9 thoughts on “Space Isn’t A Jobs Program”

  1. Yeah Ken, if only it could be stated as simply as that.. unfortunately people don’t even know what wealth means anymore. Perhaps we need to describe what wealth is first..

  2. what wealth is

    One good definition is ‘the control of an abundance of assets.’

    I wonder where [looking up at the night sky] we could find an abundance of assets?

  3. “space industry that generates actual wealth”

    This is the point they don’t understand or believe.

    Well of course — after all, wealth is a national resource. It’s just there until some greedy moneygrubbing capitalist steals it right out from under the noses of its rightful owners (the government).

  4. So true McGehee, which means…

    We’ve got to figure out a way to profit in space while keeping the government thinking it’s all a waste. The first step then is to get rid of all the government jobs because regardless of what actually happens in space those jobs alone are justification for continue spending (and eventually they might just discover something to tax.)

  5. We’ve got to figure out a way to profit in space while keeping the government thinking it’s all a waste.

    Solar Power. There’s two tricky parts for a Brayton-cycle type device. Dumping heat and getting power back to earth.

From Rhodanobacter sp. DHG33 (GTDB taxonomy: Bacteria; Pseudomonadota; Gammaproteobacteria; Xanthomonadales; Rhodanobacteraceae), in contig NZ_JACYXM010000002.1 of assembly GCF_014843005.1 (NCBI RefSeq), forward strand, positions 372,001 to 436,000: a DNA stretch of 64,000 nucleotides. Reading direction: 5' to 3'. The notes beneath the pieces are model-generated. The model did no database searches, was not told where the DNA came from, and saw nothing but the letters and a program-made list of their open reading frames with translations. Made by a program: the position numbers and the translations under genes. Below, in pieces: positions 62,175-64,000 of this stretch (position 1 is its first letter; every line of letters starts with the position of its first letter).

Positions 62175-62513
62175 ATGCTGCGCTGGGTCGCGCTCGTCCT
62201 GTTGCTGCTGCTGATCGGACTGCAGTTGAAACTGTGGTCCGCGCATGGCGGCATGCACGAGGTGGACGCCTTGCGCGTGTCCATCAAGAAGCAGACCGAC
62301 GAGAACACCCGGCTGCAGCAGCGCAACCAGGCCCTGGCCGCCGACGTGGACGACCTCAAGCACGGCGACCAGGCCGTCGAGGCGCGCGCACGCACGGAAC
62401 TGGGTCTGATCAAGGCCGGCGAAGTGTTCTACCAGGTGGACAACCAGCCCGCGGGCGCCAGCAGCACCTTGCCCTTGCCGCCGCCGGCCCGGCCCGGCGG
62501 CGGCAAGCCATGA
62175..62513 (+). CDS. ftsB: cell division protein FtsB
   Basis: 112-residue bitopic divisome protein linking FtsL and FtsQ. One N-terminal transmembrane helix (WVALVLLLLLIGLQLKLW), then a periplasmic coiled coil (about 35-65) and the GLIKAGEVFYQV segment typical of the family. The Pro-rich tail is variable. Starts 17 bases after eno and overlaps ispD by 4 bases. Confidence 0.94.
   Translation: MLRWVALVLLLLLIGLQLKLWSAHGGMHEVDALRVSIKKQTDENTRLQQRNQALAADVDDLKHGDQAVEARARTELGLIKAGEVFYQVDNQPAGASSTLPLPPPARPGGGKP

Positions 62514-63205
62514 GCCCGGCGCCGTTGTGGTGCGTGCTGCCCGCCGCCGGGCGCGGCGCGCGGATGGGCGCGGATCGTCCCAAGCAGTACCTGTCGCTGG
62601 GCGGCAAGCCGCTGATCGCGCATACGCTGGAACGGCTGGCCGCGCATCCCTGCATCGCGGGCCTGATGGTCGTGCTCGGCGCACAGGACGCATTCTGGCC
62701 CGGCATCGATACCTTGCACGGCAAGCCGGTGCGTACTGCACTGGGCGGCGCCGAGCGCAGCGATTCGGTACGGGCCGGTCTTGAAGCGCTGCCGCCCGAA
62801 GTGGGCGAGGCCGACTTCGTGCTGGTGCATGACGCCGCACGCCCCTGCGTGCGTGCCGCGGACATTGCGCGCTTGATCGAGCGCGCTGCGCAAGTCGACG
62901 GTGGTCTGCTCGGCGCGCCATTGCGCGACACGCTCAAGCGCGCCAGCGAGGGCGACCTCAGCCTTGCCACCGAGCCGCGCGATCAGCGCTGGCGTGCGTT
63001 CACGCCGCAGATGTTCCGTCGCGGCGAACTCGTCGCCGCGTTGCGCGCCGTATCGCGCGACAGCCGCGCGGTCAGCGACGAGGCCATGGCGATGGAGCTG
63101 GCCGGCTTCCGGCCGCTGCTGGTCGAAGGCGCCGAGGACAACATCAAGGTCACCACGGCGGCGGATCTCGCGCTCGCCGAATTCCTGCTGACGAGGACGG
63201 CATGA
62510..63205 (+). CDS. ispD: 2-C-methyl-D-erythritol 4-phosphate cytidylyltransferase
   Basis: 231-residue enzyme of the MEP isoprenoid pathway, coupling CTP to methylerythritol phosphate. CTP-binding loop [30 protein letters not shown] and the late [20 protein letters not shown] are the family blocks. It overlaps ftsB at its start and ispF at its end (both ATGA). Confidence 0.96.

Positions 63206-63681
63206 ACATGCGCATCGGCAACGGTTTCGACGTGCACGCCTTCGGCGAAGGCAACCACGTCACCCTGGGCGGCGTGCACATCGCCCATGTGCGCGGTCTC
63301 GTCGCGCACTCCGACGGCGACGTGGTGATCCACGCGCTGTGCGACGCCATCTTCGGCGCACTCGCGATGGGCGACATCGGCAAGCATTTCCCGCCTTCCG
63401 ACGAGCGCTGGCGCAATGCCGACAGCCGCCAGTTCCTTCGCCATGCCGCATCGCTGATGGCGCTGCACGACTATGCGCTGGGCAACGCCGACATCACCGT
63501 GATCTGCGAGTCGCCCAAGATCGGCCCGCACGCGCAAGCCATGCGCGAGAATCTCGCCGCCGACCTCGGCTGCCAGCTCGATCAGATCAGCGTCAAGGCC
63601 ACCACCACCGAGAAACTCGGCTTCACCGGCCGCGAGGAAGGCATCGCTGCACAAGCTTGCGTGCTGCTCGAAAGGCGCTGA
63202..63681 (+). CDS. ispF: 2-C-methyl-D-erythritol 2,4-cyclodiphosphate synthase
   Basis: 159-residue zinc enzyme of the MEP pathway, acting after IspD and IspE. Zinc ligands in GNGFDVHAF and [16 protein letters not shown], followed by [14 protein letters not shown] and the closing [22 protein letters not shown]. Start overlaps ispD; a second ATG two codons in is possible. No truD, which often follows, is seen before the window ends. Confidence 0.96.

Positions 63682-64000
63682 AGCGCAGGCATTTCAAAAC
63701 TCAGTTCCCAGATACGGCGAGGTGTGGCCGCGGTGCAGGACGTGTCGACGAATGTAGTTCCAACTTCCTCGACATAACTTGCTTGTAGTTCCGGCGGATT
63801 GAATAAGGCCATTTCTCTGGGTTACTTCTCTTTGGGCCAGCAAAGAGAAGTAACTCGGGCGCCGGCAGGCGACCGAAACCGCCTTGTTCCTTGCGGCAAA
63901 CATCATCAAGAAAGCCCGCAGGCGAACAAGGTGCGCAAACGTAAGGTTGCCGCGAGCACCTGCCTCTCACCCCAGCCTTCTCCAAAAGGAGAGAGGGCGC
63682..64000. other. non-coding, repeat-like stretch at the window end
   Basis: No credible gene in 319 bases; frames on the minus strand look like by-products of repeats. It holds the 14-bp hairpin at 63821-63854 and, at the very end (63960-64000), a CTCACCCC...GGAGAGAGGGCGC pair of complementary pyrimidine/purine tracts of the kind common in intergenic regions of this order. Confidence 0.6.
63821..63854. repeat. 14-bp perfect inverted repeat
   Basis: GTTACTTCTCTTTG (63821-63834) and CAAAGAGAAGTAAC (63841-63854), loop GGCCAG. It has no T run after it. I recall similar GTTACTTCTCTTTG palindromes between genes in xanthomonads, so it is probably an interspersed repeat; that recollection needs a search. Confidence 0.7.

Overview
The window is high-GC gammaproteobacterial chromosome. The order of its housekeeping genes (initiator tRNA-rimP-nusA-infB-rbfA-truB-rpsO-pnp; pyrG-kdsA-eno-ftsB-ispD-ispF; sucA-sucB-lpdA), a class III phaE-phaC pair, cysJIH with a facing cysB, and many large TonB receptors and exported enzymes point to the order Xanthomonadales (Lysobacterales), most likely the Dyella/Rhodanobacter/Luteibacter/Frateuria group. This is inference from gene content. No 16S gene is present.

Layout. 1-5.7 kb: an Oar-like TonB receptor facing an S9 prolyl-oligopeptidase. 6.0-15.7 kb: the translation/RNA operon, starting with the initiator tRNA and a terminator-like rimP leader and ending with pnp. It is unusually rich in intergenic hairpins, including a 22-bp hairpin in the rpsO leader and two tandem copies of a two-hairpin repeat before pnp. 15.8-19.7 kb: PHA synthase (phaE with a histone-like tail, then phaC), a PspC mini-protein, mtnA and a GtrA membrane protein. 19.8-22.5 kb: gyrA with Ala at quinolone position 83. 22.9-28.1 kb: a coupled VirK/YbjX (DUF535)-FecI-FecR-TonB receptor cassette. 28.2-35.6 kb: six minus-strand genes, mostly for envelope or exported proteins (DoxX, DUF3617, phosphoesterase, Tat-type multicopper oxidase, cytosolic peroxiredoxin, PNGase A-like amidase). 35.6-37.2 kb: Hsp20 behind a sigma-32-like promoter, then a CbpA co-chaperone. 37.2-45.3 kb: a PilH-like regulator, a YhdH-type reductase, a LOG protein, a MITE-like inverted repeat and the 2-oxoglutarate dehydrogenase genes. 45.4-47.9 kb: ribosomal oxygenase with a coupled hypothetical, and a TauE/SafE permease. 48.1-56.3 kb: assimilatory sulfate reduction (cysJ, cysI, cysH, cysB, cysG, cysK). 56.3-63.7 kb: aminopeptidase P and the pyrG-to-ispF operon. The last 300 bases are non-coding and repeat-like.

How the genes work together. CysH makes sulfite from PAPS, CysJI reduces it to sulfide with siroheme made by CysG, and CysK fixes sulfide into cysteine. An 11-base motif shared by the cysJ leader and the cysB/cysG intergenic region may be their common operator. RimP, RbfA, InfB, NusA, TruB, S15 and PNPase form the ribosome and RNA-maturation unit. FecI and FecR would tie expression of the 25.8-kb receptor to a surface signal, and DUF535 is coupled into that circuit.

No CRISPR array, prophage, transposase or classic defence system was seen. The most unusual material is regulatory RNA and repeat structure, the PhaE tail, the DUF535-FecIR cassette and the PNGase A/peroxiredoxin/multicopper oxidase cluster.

It’s actually much more feasible if you didn’t plan to bring the power back to earth in the first place, but were instead planning on using elsewhere. (Smelting, electrolysis, whatever.)

  6. We’ve had tech allowing solar power satellites for the last 40 years, assuming a cost no object Apollo style program. Building the system cheap enough to compete with conventional energy is a tougher nut to crack.

  7. I think we’re looking in the wrong places. Power from space makes sense in space. We have lot’s of cheap ways to produce power on the ground taking out the cost of lawyers.

    I we ever get serious about growing the economy we will grow into the solar system with colonies. The cost to get them started is high but not excessive. The return over time is more than anybody can imagine today.

    I would argue that a one way survive or die strategy gives us the best long term return on investment.

Comments are closed.